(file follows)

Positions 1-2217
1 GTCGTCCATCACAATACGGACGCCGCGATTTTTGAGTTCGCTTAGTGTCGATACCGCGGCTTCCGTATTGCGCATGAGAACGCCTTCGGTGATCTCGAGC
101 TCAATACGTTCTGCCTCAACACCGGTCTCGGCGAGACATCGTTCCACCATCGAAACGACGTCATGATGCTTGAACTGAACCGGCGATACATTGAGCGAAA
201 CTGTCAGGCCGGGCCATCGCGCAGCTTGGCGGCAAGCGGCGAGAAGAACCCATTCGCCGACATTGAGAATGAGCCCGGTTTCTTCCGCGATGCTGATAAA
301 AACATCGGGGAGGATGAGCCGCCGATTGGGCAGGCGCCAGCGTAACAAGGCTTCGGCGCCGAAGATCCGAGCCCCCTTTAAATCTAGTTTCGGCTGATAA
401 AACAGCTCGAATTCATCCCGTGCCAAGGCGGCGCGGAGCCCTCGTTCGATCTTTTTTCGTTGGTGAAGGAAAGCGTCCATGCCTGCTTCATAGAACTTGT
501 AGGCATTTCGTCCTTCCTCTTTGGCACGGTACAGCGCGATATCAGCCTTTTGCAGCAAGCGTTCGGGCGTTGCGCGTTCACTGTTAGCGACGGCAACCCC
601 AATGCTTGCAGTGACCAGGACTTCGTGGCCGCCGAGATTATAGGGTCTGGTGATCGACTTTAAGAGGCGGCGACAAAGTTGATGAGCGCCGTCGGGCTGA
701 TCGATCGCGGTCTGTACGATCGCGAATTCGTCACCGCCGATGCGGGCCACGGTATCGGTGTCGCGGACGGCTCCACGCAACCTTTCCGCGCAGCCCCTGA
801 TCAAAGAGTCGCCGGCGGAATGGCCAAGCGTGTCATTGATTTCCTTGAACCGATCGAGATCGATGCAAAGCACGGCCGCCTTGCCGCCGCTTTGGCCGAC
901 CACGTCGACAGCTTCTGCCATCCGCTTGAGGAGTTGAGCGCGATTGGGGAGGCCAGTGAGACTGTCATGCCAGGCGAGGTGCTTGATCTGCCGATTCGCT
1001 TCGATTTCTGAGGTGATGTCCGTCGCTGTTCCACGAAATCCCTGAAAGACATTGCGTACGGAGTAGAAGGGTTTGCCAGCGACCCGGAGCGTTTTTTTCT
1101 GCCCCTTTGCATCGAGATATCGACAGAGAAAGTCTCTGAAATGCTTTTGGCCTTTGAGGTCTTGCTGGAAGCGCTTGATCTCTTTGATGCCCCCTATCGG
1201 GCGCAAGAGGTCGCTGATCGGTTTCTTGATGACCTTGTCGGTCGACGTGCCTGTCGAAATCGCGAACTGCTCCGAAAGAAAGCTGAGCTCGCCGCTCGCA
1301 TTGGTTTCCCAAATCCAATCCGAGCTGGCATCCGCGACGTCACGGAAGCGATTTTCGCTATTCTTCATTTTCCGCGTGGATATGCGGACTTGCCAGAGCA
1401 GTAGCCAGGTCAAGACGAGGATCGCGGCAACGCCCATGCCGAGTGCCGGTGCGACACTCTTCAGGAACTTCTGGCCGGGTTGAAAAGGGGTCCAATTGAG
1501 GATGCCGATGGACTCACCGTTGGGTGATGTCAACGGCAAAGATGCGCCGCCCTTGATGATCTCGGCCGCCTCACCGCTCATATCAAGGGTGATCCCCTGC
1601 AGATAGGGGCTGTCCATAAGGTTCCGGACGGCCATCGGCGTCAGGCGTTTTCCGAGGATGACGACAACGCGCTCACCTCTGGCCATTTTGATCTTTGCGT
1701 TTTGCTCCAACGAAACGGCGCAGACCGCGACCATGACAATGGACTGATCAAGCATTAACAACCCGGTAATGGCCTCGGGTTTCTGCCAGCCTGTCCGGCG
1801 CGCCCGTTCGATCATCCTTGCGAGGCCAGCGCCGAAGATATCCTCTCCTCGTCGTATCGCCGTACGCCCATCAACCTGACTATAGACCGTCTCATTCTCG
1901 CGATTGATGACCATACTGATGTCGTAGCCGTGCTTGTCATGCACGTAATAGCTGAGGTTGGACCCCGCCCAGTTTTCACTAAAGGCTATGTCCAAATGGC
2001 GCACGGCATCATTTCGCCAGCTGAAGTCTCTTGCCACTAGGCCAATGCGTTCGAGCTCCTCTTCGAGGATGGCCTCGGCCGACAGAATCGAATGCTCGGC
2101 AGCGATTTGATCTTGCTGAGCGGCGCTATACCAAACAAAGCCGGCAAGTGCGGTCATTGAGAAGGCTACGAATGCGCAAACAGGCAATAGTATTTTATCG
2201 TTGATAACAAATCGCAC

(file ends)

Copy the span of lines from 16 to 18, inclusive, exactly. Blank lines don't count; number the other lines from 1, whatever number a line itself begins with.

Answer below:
1401 GTAGCCAGGTCAAGACGAGGATCGCGGCAACGCCCATGCCGAGTGCCGGTGCGACACTCTTCAGGAACTTCTGGCCGGGTTGAAAAGGGGTCCAATTGAG
1501 GATGCCGATGGACTCACCGTTGGGTGATGTCAACGGCAAAGATGCGCCGCCCTTGATGATCTCGGCCGCCTCACCGCTCATATCAAGGGTGATCCCCTGC
1601 AGATAGGGGCTGTCCATAAGGTTCCGGACGGCCATCGGCGTCAGGCGTTTTCCGAGGATGACGACAACGCGCTCACCTCTGGCCATTTTGATCTTTGCGT